Monday, December 6, 2010

what on earth????

... are they doing riding two year olds?

I know this is going on. Not just in the racing world, no, it's endemic among the stockhorse people, the western people and in some of the dressage/hacking crowd as well. Hello, guys & girls, are you for real?

I know you're in a hurry to get those promising youngsters out there and competing and winning money, ribbons and other glory for you. But is it so important to you that are willing to damage your horse's health and long term future? Or what else is your excuse?



They aren't ready. Not in the brain and not in the body. There is a reason why child labour is banned, has it maybe occurred to you that a two year old horse is also a juvenile?

It's damn sad to see this happening. But I get even more furious when people who supposedly dedicate themselves to the correct handling and riding of horses, big names in horse circles, go along and even support this crap. I thought you guys and girls are supposed to be role models. You preach the fair treatment of horses, good relations between humans and horses and gentle methods. Yet you condone the damage riding usually does to young horse bodies and minds. How can this be??

If someone comes and says to me: help - I have this issue when I ride my two year old colt, then my answer is to get the .... OFF that horse. Wait until he's four.

Oh, and then I had the joy of looking into Horse Deals (online, as I don't buy it any more). And found a picture of a yearling (!), saddled and bridled, and the description proudly commententing on this. Oh yes, it was a crappy pictures, horse standing like a lean goat, partially obscured. Real good advertising... But what on earth is a saddle (and bridle!) doing on a yearling??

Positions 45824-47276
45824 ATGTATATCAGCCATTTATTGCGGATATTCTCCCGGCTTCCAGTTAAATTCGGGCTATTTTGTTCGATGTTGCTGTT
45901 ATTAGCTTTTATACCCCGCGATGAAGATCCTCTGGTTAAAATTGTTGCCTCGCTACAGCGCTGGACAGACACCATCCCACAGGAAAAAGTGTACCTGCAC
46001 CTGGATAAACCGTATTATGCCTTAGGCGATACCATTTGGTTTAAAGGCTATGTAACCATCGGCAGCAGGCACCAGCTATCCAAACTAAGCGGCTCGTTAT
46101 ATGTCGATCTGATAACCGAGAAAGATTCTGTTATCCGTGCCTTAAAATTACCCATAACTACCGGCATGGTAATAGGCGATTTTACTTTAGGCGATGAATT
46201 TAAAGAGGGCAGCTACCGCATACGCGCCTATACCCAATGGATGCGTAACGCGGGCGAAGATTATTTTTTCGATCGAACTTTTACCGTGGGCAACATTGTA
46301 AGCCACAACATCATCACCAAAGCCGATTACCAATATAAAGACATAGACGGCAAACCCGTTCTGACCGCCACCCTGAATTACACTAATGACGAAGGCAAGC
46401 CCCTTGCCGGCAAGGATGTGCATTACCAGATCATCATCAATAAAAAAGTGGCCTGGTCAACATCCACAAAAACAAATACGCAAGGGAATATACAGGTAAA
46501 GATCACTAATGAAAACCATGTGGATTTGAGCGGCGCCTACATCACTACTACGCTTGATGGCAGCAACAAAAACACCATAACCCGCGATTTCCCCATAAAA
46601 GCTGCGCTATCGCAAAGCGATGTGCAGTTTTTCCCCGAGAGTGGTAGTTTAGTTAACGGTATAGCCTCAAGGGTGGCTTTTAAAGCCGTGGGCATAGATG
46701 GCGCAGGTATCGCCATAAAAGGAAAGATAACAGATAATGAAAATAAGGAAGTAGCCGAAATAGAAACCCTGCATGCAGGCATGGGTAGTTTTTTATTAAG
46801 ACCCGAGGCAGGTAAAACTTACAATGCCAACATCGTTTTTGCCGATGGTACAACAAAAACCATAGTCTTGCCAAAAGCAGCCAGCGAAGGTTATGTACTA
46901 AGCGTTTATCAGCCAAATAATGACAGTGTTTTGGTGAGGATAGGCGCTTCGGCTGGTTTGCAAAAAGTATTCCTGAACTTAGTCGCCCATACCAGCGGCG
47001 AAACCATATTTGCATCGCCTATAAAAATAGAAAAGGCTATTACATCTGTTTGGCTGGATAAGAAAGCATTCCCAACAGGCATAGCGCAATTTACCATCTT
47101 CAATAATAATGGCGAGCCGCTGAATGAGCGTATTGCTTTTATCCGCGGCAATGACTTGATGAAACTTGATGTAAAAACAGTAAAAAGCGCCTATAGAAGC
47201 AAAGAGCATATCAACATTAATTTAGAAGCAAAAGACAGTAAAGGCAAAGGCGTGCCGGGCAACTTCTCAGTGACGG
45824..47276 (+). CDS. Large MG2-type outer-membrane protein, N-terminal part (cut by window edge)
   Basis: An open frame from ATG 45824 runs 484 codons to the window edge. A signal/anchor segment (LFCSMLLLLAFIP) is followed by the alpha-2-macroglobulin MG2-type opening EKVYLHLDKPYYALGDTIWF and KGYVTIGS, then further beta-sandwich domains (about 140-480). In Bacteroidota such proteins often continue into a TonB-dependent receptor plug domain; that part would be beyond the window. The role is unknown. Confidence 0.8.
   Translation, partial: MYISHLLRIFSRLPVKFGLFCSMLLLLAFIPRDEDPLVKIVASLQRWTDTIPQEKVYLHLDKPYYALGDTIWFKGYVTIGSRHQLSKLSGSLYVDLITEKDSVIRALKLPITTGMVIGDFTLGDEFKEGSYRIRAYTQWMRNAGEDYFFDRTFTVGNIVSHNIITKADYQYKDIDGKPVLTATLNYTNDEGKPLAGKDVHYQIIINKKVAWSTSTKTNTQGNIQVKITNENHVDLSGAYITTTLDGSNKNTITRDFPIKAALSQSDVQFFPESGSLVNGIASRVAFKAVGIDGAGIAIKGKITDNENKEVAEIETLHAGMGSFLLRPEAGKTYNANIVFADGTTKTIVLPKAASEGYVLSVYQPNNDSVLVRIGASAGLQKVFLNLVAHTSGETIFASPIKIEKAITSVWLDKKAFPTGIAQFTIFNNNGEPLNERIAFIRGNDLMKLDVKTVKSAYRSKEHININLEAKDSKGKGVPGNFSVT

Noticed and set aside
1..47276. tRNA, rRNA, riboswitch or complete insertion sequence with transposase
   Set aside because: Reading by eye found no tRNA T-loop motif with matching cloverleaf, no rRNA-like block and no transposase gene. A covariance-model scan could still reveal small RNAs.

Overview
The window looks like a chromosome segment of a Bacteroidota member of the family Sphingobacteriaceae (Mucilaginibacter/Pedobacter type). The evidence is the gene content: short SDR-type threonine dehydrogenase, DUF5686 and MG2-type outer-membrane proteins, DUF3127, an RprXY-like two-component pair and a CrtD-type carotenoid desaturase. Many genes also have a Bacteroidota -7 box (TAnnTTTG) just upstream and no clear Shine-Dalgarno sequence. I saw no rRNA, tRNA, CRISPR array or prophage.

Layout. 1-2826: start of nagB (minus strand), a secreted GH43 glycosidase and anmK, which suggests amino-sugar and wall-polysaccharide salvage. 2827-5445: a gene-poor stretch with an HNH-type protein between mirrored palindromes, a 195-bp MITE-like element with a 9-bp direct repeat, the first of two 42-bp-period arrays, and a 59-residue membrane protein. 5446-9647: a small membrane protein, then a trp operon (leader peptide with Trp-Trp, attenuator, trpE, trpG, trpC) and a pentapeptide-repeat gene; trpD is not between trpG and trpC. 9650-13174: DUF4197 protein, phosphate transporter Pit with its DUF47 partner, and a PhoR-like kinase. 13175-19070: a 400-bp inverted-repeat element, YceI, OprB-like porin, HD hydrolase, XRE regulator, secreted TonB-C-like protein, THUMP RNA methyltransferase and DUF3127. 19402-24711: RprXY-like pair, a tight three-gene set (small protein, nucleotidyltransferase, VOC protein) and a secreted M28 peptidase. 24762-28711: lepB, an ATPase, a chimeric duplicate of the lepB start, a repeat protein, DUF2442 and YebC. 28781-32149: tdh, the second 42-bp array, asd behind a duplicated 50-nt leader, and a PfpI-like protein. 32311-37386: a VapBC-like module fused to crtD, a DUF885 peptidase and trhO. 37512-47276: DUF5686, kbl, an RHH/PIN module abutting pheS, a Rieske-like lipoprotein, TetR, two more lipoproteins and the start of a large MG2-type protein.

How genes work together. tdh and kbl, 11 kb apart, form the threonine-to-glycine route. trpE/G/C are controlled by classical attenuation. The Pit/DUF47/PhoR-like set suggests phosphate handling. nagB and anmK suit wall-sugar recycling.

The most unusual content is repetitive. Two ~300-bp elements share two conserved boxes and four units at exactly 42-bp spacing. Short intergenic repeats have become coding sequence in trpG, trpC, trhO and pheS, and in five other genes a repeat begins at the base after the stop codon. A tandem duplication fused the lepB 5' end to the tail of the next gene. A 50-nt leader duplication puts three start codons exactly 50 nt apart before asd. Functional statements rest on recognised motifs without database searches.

What is going on? How can this be stopped?

I know this is the age of impatience. We want it and we want it now. Instant gratification. Instant fixes for problems. Immediate results. Waiting is old fashioned and slow.

But guess what - some things cannot be hurried, and the maturing of horses is one of those. For good reading on this subject, visit equinestudies.org and read the excellent piece by Dr.Deb Bennett titled Timing and Rate of Sceletal Maturation in Horses.

And take it to heart.

3 comments:

Biddy said...

Hi Chris,
Totally agree :-)

Brigitte said...

Finally there it is and I hope everyone around horses reads it. What LOOKS strong isn't necessarily so, and besides bones, emotional maturity to understand and be able to handle the (often unreasonable) demands made by people on horses, also takes time.
Isn't it great to own and have a great bond with a veteran horse in excellent health - this can be achieved by giving the horse time to mature, as well as sensible riding and the knowledge and application of good horse husbandry. Brigitte Heyer

cy said...

I just found this:

Weber Training Stables: The potential consequences of starting a horse under saddle too young

Thank you :-)